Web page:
The main objective of our investigations was to examine how the intensity of vegetative growth and reproduction is connected with the success of insect catching and the conditions of inhabitation of different carnivorous plants species.
In order to achieve our goal, we had made diary observations in July of 1999 and in July and August of 2000. Carnivorous plants Drosera rotundifolia, D. x obovata, D. anglica and Pinguicula vulgaris in the Louchskiy region of the Karelia Republic on the shore of the White Sea were studied. All of the 127 studied plants were marked with individual markers, and once each day the number of caught insects and the number of leaves on every studied plant were counted. Also the length and the width of the largest leaf, the length of its petiole, the diameter of leaf rosette, and the distance between the plant and the border of the population, which this plant belongs to, were measured for each plant. All the received data was processed with the computer-based program STATISTICA for Windows (StatSoft, Inc., 1995).
The measurements of 893 Drosera rotundifolia plants were made, along with the continuous observations on two plants of Drosera rotundifolia and two plants of Pinguicula vulgaris.
The intensity of vegetative growth and reproduction of all the studied species of carnivorous plants and the success of their insect catchings depend, for the most part, on the weather conditions. Thus, from our investigations and literature data, we will conclude that carnivorous plants hardly endure the drought, due to their superficial root system. The intensity of vegetative growth also depends in part on the content of nutritious substances in the soil. The success of insect catchings by carnivorous plants can change in constant habitation conditions depending on the total number of insects.
The intensity of vegetative growth and reproduction of all the studied Drosera species is connected to the number of insects caught by the plant. This states that the more insects the plant manages to catch, the greater it is in size. In converse to the previous statement, the number of insects caught depends on the size of the plant. There was not such a connection for Pinguicula vulgaris.
The differences in morphology and orientation of varying leaves of different Drosera species influence the number and specie structure of the caught insects. According to our data, Drosera anglica is larger in size and is more successful at catching a greater amount of insects than are Drosera rotundifolia and D. x obovata. In conclusion, Drosera anglica is more capable of adaptations for obtaining insects than the two other studied species of Drosera.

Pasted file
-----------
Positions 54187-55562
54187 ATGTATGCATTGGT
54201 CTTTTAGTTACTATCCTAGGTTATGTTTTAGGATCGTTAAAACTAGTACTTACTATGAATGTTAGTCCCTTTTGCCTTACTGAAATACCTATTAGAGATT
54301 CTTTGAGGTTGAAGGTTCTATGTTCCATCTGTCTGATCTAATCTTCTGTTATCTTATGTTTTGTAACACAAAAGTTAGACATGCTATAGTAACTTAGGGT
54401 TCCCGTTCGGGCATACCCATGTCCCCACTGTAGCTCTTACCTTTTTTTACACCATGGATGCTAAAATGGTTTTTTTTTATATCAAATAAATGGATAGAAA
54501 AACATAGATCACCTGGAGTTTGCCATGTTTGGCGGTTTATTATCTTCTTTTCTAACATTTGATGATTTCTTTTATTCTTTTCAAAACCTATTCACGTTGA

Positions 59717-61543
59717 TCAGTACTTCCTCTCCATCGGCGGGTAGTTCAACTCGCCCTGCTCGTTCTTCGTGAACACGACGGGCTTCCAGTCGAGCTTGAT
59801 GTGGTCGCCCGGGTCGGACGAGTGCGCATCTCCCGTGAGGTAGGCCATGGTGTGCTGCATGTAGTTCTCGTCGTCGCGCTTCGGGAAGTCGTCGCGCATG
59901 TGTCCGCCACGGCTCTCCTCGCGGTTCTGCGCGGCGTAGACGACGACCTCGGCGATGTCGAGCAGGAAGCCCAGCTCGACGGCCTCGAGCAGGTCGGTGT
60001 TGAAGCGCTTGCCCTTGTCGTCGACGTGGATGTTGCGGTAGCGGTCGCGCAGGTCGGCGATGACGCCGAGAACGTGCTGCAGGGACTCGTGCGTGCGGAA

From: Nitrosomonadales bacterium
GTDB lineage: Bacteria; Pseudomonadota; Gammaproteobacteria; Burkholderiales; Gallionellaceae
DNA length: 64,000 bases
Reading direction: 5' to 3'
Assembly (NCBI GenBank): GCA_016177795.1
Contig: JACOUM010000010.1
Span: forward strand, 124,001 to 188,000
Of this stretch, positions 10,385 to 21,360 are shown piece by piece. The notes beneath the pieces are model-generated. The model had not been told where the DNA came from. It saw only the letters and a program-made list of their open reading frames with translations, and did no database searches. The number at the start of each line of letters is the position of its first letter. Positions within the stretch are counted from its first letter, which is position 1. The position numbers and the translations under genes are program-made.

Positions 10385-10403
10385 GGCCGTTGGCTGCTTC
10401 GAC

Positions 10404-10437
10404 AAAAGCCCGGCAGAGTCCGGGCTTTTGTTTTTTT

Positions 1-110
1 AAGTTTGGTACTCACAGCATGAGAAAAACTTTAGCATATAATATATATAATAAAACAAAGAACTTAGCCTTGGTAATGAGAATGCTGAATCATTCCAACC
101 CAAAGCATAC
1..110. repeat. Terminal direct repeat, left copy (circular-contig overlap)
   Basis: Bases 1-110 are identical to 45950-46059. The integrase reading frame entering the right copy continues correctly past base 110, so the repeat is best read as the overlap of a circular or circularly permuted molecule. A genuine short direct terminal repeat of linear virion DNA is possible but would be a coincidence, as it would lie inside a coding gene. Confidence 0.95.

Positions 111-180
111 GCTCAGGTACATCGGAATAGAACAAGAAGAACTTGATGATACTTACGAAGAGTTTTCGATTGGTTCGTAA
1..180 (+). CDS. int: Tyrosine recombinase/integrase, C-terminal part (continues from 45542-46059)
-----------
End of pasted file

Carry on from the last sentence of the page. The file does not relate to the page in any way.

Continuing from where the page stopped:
The recovering of carnivorous plants areas is natural conditions. The observed differences in the way of influence of captured insects on the plants functions and means of insects catching can be explained by the aspiration of the plants to reduce the intergeneric competition.
The length of the petiole of Drosera rotundifolia expands with the increase in the distance between the plant and the border of the population, to which the plant belongs. During a similar predicament, the number of insects caught by D. anglica and D. obovata decreases, while the length of petiole remains constant. The given data allows us to address the inpopulation competition in all of the studied species of plants.
The analysis of the data allows us make the following conclusions:
1. The intensity of flowering of all the studied carnivorous plant species depend on their size.
2. The success of insect catchings by all of the studied carnivorous plant species depend on weather conditions and total number of insects available.
3. The number of leaves of carnivorous plants depend on the weather conditions and the content of nutritious substances in the soil.
4. All of the studied Drosera species have inpopulation competition.
5. The connection between the size of all the studied Drosera species and the number of insects caught by the plant were disclosed
6. The number of caught insects does not influence the characteristics of Pinguicula vulgaris.
7. Drosera anglica is more capable of adaptations for the catching of insects than the two other studied Drosera species.
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